Without Zuccotti, ‘Occupiers’ struggle for unity

An O.W.S. demonstrator stands atop a pile of barricades at Zuccotti Park on New Year’s Eve after a group of protesters tried to retake the movement’s symbolic location. Photo by Courtney Harrop.

BY  ZACH WILLIAMS  |  Ongoing tensions within the Occupy Wall Street movement in recent days contrasted with collective actions aimed at asserting authority over public spaces in Lower Manhattan.

Hundreds of activists gathered at Zuccotti Park for a New Year’s Eve celebration that culminated in clashes with police while activists dismantled the barriers that surrounded the park. Dozens of people were arrested and the park was indefinitely closed. But outside the public eye, occupiers are divided over how to best organize their movement while maintaining its egalitarian nature.

The movement has largely existed through the activities of its numerous working groups since a Nov. 15 NYPD raid ended the nearly two month-long encampment in the park, which remains the symbolic center of the global movement for social and economic justice. While some occupiers have said since then that the movement should find alternatives to physical occupation, the notion that public space should be made available for the movement’s purposes remains strong among others.

A recent attempt by activists to set up a new encampment in a vacant lot owned by Trinity Church led to multiple arrests. Occupiers said they expected a police raid at a general assembly meeting scheduled for Tuesday night at 100 William Street.

But the New Year’s Eve demonstration did not concretely address the need to re-establish an encampment, according to Courtney Harrop, 35, an occupier from Vancouver, Canada who was present.

“The vibe was great. People were happy. As far as the barricades being taken down, I thought that was fantastic and very symbolic,” said Harrop. “The only thing that I wasn’t super-excited about was the final march, because when the march left the park that’s when [NYPD] moved into the park and had us all removed.”

Some occupiers believe the lack of a central location where all factions of the movement can meet weakens the movement by making it difficult to ascertain how to best participate.

Alex Nicoletti, 54, a wilderness survival instructor from Vermont, said the leaderless nature of Occupy stood in sharp contrast to his previous experiences in activism. A veteran of Students For a Democratic Society in the 1960s, Nicoletti did not know where to go when he arrived in New York City two weeks ago.

“It was difficult to tap in,” said Nicoletti. “There wasn’t any orientation which is key to a lot of organizations. You usually will have a point person to give you an idea about what is going on.”

Recent meetings of the Spokes Council underscored opposing visions of how the movement should move forward and rectify organizational challenges. Opposing opinions on how to maintain discipline within a leaderless movement governed through consensus has hindered efforts to facilitate greater efficiency among working groups.

Several occupiers gained the ire of their peers for speaking out of process and using profane language at recent meetings of the council. Nan Terrie, who has represented the Strong Women Rules Working Group, said she was one of five people barred from attending a Dec. 30 meeting and subsequently called NYPD alleging that she was physically prevented from entering West Park Presbyterian Church where the meeting took place.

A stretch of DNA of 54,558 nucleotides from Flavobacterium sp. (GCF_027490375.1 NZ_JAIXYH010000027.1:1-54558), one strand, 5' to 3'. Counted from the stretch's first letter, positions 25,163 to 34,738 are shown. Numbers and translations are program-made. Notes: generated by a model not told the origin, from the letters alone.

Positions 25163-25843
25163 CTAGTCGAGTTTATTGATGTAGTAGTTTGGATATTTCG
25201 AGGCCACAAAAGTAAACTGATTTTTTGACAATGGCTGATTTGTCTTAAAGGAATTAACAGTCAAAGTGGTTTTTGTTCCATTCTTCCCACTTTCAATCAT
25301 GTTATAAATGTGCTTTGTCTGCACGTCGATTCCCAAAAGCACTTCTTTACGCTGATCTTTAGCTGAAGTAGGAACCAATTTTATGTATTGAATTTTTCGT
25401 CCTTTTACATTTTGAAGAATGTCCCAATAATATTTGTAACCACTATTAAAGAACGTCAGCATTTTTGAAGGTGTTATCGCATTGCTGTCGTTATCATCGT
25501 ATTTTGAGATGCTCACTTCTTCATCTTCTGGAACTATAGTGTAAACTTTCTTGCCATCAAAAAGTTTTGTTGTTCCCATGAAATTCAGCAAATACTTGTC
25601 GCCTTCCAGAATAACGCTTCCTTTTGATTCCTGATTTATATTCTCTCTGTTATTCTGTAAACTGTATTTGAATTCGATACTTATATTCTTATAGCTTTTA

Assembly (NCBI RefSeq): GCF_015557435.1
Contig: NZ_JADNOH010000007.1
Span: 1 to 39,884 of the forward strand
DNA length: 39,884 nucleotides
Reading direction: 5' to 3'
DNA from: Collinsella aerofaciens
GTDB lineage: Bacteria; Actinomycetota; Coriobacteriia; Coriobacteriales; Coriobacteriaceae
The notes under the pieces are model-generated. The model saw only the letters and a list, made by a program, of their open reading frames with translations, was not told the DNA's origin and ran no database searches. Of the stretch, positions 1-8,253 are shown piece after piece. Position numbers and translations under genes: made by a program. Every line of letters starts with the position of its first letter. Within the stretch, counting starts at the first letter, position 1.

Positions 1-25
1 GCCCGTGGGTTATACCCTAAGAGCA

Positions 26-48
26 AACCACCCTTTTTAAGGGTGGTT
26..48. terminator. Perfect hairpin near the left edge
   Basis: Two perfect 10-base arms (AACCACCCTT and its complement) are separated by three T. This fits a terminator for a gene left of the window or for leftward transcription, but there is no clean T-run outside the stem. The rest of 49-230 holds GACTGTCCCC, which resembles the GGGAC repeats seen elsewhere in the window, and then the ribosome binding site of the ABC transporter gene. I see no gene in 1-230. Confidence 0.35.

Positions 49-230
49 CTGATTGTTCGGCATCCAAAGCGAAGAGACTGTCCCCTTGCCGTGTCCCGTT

An NYPD spokesperson did not respond by press time to a request for comment.

Organizers discussed controversy surrounding the incident at a meeting held Monday night at the church. Many in attendance defended the authority of the council to maintain discipline among participants by removing those who interrupt others and use language that may offend the sensibilities of their host.

Calvin Roy, a real-estate agent who was present at both meetings, said the controversy was not simply about addressing disruptions or the use of profanity in a church.

“The fact is that if you are to [act] in a procedural manner you have to have some type of order,” Roy said.

Jason Harris, an occupier who acts as a liaison between the movement and the church, said Monday that, while the incident “was ugly,” he had to keep Terrie and others out of the Dec. 30 meeting for the ultimate benefit of the movement.

“I didn’t want to jeopardize this one space that was very difficult to find; I didn’t want to jeopardize [housing for] the hundred people moving in and I didn’t want to jeopardize our name,” Harris said during the discussion Monday night.

Fellow occupiers know Terrie for her constant disruptions and assertions that the council marginalizes those from minority communities. Terrie defended herself Monday by saying that the council is un-democratic and that those who prevented her from entering the church on Dec. 30 should “burn in hell”. She added that the movement has become dominated by working groups who do not necessarily represent all occupiers.

“I know that other people here do not like me because I stand for the poor, the homeless, the lesbians, the gays, those that are marginalized and cannot be here,” Terrie said. “This movement has honestly been hijacked.”